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Cyanogen will be shifting focus from making its own OS to modular software components

While Cyanogen boasted over 50 million users just a year ago, it would seem that the company is in deeper trouble than it let on. Firstly, a recent report from The Information seems to indicate that the company was grossly overstating user numbers with active weekly users reaching only 2-3 million. Secondly, the company seems to be in dire financial straits as it recently let off more than 20% of its workforce.

It seems a change was needed to both the company's strategy and its organisational structure. Cyanogen co-founder Kirt McMaster will be stepping down from his role as CEO to assume the chairmanship of the board, while COO Lior Tal will ascend to his position. Tal, who was brought in from Facebook in June, was rumoured to be shifting the company's focus from a full-blown OS, and it seems the rumours were true.

In a blog post this Monday, Tal announced his new position and a Cyanogen Modular OS Program which aims at shifting the primary focus of the company from their in-house Cyanogen OS (which will still be available) to a more modular approach, whereby the company provides various aspects of its OS efforts available to manufacturers to add to their own Android forks and skins.

The move, according to McMaster, is a result of the company failing to scale with its OS-centric approach. The company did see some early success with OnePlus and Micromax but not much more beyond that and, in fact, soon lost its partnership with OnePlus due to rising complications.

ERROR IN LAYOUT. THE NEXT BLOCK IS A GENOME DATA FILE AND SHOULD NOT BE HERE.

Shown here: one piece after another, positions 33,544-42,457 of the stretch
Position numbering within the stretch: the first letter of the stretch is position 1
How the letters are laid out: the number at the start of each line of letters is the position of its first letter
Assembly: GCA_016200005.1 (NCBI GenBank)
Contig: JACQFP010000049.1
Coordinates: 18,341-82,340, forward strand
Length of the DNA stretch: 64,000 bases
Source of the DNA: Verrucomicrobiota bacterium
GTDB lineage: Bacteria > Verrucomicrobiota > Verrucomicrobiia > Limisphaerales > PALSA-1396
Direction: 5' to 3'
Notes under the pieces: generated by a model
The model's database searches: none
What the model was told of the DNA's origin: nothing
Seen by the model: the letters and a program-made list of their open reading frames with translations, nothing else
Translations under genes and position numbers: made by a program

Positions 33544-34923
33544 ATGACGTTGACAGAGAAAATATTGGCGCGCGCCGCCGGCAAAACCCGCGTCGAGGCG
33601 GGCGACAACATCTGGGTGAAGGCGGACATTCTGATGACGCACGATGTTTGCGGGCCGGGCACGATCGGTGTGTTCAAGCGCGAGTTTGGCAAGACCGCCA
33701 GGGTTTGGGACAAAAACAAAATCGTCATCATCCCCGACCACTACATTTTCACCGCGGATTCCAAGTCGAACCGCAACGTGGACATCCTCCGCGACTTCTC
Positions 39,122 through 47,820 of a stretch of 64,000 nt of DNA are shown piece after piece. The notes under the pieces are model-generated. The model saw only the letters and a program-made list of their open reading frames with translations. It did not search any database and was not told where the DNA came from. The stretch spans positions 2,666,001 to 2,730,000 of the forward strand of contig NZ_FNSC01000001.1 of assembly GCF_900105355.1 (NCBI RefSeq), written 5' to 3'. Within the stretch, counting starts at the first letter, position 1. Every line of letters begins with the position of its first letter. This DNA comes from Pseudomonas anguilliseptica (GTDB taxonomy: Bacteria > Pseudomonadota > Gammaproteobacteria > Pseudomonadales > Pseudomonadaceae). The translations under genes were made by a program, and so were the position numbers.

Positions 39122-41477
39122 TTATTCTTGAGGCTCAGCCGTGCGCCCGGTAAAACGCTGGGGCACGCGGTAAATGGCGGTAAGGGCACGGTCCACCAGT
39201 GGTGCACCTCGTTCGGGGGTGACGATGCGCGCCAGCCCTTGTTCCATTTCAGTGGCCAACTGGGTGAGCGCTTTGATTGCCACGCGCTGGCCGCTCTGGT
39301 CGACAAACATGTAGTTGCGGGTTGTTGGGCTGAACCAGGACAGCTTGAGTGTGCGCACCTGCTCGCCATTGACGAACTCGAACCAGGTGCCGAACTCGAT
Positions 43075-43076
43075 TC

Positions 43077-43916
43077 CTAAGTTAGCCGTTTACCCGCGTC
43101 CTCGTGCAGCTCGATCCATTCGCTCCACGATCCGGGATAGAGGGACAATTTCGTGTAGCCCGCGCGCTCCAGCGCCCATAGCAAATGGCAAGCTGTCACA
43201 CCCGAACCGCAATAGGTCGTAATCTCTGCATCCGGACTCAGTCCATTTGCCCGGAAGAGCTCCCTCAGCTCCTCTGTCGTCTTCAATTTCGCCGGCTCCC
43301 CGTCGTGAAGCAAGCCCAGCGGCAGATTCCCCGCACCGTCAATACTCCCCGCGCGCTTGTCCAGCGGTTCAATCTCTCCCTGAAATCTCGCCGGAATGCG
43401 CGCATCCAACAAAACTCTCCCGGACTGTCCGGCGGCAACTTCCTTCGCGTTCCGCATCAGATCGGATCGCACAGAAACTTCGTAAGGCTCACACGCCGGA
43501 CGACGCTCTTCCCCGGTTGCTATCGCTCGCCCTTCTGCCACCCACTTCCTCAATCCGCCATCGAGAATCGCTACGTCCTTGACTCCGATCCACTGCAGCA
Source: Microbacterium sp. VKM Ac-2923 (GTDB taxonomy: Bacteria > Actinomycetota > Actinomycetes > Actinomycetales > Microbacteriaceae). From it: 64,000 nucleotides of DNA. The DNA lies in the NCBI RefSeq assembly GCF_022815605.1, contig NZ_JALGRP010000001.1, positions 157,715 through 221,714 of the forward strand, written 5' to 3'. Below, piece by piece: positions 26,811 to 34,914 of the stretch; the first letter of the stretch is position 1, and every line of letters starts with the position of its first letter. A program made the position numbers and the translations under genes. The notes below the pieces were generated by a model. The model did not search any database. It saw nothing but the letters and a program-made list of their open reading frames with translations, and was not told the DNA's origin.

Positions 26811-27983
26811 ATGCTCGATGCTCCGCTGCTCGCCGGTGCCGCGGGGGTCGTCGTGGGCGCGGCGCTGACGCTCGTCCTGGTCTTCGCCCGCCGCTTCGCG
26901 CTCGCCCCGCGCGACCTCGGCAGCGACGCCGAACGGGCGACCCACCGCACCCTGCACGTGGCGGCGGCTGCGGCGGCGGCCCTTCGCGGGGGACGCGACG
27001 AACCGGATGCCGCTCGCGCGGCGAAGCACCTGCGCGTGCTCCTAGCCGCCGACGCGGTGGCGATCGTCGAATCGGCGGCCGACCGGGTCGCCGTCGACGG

Tal hopes that the modular approach will bring a more open and smarter OS to the masses and improve security in the increasingly fragmented world of Android. The company believes that the increasing competition among Android OEMs, especially at the lower end, has stifled investment and innovation in software in their drive to make prices more competitive; the new program should allow such companies to outsource the software innovations to Cyanogen, while still keeping their own mark on the device by simply adding the desired components from Cyanogen to their own ROMs.

The new strategy is expected to allow the company to scale efficiently while working towards its ultimate goal of wresting control of Android from Google. While it's still unclear as to how the strategy will pan out and how successful it will be, it will certainly be interesting to watch.

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